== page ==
Interview answers for an Arabic Music thesis project by Ribal El Kallab

A couple weeks ago I was approached by Lebanese cellist, Ribal El Kallab, to answer some questions for a thesis project on Arabic music that he is working on. I’ve been given permission to post his questions and my responses. If you are interested in my general background in music from the Arabic and Middle Eastern world, please visit this link.

For some information on the usage of cello in Arabic music, please view my blog post Sunday Spotlight on the Non-Western Cello: The Cello in Arabic Orchestras.

*image credit: Jon Silpayamanant with George Wakim and Sulh after playing a show in Lexington, Kentucky. Photo by Ken Farrell of Arabesque WOrld Dance Photography.

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1) At what age have you started learning the Cello?
I started playing the cello when I was 6.

2) Who was your Professor from the Start? (Local or foreign Teacher)
My first private lesson teacher was Debbie Caruso, a member of the Louisville Orchestra.

3) How did you learn Arabic Music on the Cello?
I first started learning Arabic Music from recordings and learning by ear. Eventually I started taking workshops in Arabic Percussion and then starting finding sheet music so I could learn more.

4) Was it easy for you to learn Arabic music (playing quarter tones) why? or what was the difficulties
It was fairly easy to pick up playing the quarter tones. By the time I graduated from music school, I was already playing works by Western Composers that used microtones (like Harry Partch), and I grew up listening to Thai Music which is a completely different scale system than Western or Arabic Music. It was easy to adapt. What was difficult was figuring out fingerings for the maqamat when I first learned–especially before I learned about Arabic tuning for stringed instruments.

5) Who are you inspired by (singers/musicians/instrumentalists) when you play Arabic music on cello? Why?
I’m always inspired by Umm Kulthum, Fairuz, and Mohamed Abdel Wahab. They are the masters. Lately I’ve discovered cellist, Emad Ashour, and love the ease of his playing and how fluid and concise his technique is!

6) Do you have the same feelings when you play western music /Arabic Music? What’s the difference? Do you prefer one over the other?
No, I don’t. I’m not really sure I can really describe the difference, but no two musical systems feel the same to me. They all have their own wonderful way of expressing emotions and moods. I can’t say that I prefer any one over the other.

7) Is it for you easy to improvise (Taqasim) on the Cello?
At first, no it wasn’t. Even though I had already been improvising on the cello for more than ten years when I started playing Arabic Music, I wasn’t familiar enough with maqamat and how they worked. I had to learn the vocabulary and paths of the different maqamat, and then needed to get more comfortable with using good fingerings for them too. I’m much better now than I was when I first started playing Arabic Music 14 years ago, but I’m still learning!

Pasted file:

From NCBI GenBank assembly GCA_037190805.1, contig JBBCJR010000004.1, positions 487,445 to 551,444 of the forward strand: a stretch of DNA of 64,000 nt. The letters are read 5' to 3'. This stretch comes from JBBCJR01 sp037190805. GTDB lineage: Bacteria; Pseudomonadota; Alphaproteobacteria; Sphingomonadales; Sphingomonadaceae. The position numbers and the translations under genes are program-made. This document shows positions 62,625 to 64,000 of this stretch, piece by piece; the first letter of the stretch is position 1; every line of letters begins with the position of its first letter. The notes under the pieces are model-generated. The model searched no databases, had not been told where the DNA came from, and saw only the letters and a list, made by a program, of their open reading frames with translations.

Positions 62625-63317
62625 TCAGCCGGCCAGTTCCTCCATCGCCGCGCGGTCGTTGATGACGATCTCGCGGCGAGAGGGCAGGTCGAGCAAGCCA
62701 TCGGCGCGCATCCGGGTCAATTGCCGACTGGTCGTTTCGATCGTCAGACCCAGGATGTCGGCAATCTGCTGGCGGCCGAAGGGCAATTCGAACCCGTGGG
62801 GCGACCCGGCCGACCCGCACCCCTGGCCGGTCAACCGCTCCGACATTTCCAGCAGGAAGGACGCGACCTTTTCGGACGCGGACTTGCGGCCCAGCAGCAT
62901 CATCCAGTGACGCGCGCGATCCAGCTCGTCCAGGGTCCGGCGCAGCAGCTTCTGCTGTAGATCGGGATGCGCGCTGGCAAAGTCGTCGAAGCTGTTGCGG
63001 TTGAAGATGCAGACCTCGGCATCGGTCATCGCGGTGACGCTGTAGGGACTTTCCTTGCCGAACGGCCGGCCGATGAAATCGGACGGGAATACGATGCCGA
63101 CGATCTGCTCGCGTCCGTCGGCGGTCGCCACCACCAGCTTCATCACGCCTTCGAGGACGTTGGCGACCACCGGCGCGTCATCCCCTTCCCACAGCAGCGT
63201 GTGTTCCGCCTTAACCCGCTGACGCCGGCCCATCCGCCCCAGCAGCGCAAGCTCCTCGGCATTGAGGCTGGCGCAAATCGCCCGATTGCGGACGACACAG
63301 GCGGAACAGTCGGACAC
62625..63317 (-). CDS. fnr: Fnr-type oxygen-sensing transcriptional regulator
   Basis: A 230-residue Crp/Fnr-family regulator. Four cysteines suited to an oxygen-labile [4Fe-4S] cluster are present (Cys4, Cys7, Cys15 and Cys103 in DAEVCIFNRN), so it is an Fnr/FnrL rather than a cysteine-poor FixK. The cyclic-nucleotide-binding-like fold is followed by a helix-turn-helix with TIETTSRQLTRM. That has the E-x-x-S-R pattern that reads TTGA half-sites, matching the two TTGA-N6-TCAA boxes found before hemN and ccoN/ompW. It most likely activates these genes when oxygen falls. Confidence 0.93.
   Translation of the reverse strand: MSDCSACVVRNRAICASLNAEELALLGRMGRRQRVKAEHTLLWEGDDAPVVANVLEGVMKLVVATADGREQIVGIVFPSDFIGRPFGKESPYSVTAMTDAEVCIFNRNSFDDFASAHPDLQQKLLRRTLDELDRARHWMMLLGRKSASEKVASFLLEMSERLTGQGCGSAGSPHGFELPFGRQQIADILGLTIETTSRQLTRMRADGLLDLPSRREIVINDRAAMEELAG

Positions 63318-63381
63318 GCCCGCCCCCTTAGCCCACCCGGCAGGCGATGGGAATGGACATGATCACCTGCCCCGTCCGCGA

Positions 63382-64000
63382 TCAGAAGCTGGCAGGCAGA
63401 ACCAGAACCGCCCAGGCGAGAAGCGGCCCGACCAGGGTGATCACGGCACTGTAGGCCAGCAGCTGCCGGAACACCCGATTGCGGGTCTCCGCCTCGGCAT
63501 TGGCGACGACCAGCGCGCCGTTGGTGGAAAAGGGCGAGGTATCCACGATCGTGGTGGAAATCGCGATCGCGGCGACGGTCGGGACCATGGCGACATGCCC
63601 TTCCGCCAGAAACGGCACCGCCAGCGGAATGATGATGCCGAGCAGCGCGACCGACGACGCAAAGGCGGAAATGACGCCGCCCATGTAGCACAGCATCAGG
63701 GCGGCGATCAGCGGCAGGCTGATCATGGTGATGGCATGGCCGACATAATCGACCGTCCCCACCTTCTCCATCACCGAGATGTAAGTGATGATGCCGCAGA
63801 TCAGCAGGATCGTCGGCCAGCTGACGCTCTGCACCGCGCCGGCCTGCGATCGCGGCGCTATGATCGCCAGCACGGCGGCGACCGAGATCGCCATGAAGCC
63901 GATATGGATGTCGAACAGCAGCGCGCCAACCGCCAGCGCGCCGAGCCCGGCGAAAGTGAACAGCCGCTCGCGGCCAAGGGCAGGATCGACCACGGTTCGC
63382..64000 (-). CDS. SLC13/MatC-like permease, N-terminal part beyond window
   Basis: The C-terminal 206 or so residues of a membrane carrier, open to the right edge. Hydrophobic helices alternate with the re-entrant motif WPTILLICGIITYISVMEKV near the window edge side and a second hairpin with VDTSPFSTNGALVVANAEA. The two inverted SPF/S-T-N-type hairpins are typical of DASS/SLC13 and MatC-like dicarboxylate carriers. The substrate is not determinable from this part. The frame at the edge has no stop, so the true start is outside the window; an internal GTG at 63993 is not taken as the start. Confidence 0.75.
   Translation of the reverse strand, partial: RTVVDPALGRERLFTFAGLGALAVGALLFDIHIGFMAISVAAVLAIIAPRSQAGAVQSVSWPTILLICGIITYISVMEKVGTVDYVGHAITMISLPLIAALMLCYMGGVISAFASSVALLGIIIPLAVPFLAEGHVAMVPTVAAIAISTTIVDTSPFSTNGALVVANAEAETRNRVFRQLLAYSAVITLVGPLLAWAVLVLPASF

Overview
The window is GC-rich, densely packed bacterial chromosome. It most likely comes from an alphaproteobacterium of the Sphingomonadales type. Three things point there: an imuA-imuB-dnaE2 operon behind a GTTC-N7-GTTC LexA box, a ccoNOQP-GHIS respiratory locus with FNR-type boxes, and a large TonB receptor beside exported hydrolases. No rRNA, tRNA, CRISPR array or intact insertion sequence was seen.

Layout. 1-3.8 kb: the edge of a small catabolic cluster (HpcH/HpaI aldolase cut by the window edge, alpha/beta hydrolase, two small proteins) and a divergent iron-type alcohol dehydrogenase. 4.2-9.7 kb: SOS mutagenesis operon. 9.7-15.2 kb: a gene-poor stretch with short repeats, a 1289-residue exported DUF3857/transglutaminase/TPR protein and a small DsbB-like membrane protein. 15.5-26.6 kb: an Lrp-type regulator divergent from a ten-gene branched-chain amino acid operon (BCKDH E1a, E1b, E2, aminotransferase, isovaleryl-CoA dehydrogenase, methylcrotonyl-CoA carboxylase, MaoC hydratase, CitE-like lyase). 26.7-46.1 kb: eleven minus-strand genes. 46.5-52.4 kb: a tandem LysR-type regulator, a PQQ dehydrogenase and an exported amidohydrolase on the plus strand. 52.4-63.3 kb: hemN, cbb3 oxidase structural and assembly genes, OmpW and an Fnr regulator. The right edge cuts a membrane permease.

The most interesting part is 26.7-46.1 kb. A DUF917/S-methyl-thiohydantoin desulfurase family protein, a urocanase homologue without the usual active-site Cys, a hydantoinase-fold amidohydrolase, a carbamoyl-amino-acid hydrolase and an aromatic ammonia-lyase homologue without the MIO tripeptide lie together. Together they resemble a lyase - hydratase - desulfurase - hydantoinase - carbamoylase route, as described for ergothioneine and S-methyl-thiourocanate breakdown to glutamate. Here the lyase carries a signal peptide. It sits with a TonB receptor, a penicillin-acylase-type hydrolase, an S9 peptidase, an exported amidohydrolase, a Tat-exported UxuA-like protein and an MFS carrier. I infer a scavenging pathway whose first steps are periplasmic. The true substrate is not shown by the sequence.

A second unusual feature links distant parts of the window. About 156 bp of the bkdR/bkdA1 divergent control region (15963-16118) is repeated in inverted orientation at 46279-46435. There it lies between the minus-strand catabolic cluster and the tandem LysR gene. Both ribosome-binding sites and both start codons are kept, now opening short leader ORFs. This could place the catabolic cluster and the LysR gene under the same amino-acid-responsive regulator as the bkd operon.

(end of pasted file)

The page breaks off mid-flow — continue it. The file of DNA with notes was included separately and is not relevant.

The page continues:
8) What do you think of the Cello role in Arabic music? Is it important? Or it doesn’t have any feature role?
I think the cello helps fill out the role of the string section in Arabic Music–at least for the larger orchestras. It might not be as necessary for Takht ensembles, but having the cellos double the violins/violas at the lower octave gives us that distinctive full string sound we’re so familiar with in firqat. And with cellists like Emad Ashour, we now see that the cello can play a solo role in Arabic Music too!

9) Is it possible to play all the Maqamat on the Cello?
Yes. Since the cello is unfretted, all the Maqamat can be played on the cello very easily.

10) Why do you think there was no methods until now written for the Arabic Cello.
I think that like a lot of non-Western music, much of this music used to be taught aurally and by ear. I think now that we have larger Arabic Orchestras and with Arabic Music starting to be taught in Universities, it will become more common to have method books.

11) Any Arabic Composer you like to play his melodies on the Cello? Why?
Mohamed Abdel Wahab, Zakariya Ahmad, and Abdel Halim Hafez. They wrote some of the most beautiful and iconic Arabic Music melodies!

12) Which Arabic music Arranger you prefer playing  his arrangements written specifically for the Cello? Why you like it?
Most of the arrangements and sheet music I’ve encountered are written in Treble Clef, so not typically written for cello range. I’m not familiar enough with those who arrange traditional melodies for the cello. There are, however, some modern Arabic Music composers that have written specifically for cello and other string instruments that I enjoy, such as Ali Jihad Racy and Gamal Abdel-Rahim. I also love some of the arrangements that Rahim AlHaj has on his latest CD “Letters from Iraq.”

13) living in Europe, the United States, or anywhere outside the Arab world, is oriental cello a better source of income than playing western music?
Unfortunately, I would have to say no at this point. While it is much better now than it was, say, ten years ago. Most of the better paying, and better funded, musical opportunities in the US and Europe is still dominated by Western Classical and Pop.

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